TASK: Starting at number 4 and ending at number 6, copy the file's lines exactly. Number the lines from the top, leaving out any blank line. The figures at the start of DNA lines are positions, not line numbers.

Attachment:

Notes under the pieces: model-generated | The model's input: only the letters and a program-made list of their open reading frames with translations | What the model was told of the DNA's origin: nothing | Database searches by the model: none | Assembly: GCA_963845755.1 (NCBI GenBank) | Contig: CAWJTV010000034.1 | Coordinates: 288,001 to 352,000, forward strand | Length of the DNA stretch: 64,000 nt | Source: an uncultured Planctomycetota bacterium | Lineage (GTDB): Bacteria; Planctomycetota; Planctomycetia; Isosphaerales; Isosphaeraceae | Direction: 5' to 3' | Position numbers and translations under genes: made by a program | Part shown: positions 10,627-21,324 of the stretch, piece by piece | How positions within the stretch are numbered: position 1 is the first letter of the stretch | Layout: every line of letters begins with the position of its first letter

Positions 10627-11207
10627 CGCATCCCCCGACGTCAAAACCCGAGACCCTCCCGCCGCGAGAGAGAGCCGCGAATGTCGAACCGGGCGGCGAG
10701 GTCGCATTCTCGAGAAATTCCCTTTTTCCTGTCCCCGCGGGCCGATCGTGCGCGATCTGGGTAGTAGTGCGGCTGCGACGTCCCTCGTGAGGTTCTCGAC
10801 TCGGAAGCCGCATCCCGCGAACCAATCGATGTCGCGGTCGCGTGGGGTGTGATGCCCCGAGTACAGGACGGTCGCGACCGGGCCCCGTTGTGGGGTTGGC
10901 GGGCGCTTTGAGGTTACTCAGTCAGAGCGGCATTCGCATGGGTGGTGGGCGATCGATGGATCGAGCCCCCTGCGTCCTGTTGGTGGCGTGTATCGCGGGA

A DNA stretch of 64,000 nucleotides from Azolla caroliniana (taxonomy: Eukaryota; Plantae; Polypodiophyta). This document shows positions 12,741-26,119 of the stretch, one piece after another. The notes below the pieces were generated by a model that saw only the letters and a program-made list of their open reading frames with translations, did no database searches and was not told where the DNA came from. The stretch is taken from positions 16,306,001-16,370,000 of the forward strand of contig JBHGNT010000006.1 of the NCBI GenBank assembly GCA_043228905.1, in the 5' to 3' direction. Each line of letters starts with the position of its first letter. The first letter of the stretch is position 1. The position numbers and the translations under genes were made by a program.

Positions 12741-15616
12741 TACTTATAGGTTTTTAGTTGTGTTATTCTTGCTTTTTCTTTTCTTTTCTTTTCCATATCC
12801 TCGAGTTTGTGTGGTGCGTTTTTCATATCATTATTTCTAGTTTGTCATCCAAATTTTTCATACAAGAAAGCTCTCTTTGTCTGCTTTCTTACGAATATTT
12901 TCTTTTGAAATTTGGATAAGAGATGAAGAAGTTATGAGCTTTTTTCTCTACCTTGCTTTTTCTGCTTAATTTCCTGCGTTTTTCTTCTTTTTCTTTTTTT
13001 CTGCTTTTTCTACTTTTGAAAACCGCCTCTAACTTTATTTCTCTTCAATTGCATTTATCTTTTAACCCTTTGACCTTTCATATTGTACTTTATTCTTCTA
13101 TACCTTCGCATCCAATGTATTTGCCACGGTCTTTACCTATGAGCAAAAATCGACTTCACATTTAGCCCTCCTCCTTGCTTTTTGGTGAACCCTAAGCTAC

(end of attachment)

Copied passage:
10701 GTCGCATTCTCGAGAAATTCCCTTTTTCCTGTCCCCGCGGGCCGATCGTGCGCGATCTGGGTAGTAGTGCGGCTGCGACGTCCCTCGTGAGGTTCTCGAC
10801 TCGGAAGCCGCATCCCGCGAACCAATCGATGTCGCGGTCGCGTGGGGTGTGATGCCCCGAGTACAGGACGGTCGCGACCGGGCCCCGTTGTGGGGTTGGC
10901 GGGCGCTTTGAGGTTACTCAGTCAGAGCGGCATTCGCATGGGTGGTGGGCGATCGATGGATCGAGCCCCCTGCGTCCTGTTGGTGGCGTGTATCGCGGGA